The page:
In the separate gain control path, a detected logarithmic version of the input pulsed IF signal is used to control the digital attenuator 13 and thereby set the gain applied to the input signal. As will be described shortly, this gain control function is implemented by setting the gain for a signal pulse based on the level of the previous pulse. Specifically, the detected logarithmic amplitude of the current input pulse is sampled and held, at track and hold circuit 15, from the pulse leading edge as demarcated by the leading edge trigger (LET) on line 16. This sampled and held amplitude is then compared to separate references for each possible gain setting. This comparison takes place within the attenuator control circuitry 17 to be described in detail hereinafter. Moreover, in accord with the illustrated embodiment of the present invention, hysteresis of 1.5 dB is implemented in each comparator as will be described shortly. The comparator outputs are decoded into a unique 4-bit digital word which is applied on line 18 to control the attenuator 13 after the trailing edge of the pulse has been detected, as demarcated by the pulse trailing edge trigger (TET). The fast attenuator 13 will then have had time to settle to this new value before the subsequent pulse arrives.
A more detailed circuit block diagram of the AGC attenuator control circuitry 17 comprising the preferred embodiment of the present invention is shown in FIG. 2 of the drawings, and will now be described by reference to the timing diagram of FIG. 3 and the operational diagram of FIG. 4.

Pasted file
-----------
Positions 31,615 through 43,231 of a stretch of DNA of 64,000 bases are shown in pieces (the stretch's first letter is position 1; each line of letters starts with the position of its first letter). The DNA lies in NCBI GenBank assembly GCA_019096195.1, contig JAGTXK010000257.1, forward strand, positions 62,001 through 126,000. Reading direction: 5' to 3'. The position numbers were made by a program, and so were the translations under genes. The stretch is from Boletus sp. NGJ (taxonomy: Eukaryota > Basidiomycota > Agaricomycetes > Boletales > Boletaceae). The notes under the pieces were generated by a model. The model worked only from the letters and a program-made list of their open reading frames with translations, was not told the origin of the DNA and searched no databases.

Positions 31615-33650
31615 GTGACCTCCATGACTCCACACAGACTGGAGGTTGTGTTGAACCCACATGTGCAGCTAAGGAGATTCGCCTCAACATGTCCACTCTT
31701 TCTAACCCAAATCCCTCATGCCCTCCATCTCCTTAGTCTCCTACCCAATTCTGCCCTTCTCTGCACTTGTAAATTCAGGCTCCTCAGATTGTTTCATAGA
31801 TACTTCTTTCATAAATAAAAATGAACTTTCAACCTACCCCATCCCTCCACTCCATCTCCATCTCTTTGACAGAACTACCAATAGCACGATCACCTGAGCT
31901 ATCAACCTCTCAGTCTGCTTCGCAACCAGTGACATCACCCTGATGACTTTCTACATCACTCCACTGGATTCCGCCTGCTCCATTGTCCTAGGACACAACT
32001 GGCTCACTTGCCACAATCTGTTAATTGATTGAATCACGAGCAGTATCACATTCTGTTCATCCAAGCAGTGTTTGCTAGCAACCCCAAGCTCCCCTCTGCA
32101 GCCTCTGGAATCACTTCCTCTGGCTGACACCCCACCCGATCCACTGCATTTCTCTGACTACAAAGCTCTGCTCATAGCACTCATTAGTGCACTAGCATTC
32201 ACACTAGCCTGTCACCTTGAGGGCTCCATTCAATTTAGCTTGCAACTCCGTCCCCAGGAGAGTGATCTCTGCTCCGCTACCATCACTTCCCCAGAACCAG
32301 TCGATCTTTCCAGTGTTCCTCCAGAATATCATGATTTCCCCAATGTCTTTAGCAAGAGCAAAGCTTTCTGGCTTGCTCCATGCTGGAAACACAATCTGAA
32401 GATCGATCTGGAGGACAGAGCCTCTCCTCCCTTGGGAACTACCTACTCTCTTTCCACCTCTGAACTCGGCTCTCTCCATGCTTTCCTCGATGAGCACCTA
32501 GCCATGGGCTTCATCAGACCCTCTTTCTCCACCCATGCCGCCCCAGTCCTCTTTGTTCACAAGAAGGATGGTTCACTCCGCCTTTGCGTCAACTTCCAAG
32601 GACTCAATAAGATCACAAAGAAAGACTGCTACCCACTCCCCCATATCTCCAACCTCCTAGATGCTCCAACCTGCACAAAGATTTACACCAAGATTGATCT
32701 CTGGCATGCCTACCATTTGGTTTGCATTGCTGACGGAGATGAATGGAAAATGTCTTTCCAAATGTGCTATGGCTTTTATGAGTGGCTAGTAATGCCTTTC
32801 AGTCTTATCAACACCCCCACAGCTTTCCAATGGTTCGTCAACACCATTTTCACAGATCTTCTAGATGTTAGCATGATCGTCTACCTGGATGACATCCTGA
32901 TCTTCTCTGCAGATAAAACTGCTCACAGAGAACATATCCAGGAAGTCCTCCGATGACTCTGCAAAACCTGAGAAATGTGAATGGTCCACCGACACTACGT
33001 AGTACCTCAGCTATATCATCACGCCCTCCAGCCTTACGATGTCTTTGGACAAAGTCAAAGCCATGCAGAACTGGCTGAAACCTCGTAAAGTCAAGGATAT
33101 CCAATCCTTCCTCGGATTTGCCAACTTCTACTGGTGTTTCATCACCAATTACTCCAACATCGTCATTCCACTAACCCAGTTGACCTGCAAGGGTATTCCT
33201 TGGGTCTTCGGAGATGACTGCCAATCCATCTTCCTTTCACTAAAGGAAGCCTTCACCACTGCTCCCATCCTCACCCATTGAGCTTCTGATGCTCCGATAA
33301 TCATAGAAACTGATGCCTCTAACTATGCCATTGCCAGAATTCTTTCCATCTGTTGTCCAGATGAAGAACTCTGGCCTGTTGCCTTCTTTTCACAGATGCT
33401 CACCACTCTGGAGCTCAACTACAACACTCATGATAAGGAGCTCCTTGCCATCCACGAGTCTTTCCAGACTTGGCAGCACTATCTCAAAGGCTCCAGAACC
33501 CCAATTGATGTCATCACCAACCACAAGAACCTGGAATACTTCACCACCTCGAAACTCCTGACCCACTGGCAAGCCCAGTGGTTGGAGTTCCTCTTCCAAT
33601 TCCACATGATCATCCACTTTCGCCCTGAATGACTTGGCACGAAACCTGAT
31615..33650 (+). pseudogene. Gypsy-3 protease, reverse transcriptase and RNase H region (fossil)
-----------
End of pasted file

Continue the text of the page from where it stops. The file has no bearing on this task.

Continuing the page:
More particularly, the held logarithmic sample of the input pulse is applied through noise filter 20 and amplifier 21 to an 8-stage comparator string 22a through 22h, each comparator stage being supplied with a progressively increased bias voltage corresponding to 3 dB of signal. In this manner, the comparators are used to identify the eight changeover levels shown in FIG. 4. Thus, as the input pulse signal level increases from a low level beginning with the lower comparator 22h, the comparators progressively change state (high to low). If the level of the input pulse signal is greater than a predetermined threshold setting, a true "valid" signal is produced (by conventional circuitry not shown) on line 23 to enable latches 24 and the states of the eight comparators 22a-22h, which indicate the amplitude of the current input pulse, are, after a 600 ns delay (see FIG. 3), read into latches 24 and held. The seven lower comparators are fed into the priority encoder 25. With this arrangement, with a signal below the lowest AGC level, all outputs of priority encoder 25 are high. When the bottom comparator switches to low (at the minimum AGC level), the least of the three output bits of encoder 25 goes to low. As the signal increases, all of the three bits will be low by the seventh AGC switchover and remain there. The latched output of the top comparator 22a, which changes at the eighth switchover, bypasses the encoder 25 and goes directly to the 4-bit latch circuit 26. If the signal pulse width does not exceed 600 ns, as measured by the trailing edge trigger TET (see FIG. 3), this 4-bit data is read, after 600 ns, into latch 26 and stored. If the input pulse is longer, the 4-bit data is read after the end of the pulse. The data from latch 26 is applied through selector chip 27 to the 4-bit attenuator 13 (see FIG. 1) where it provides control of the gain for the next input signal pulse. The selector 27 is provided to select either this automatic control of gain or a 4-bit external source of gain control, which may be either manually or computer selected. The driver 28 provides outputs to indicate the status of the attenuator bits and the timing of any gain change.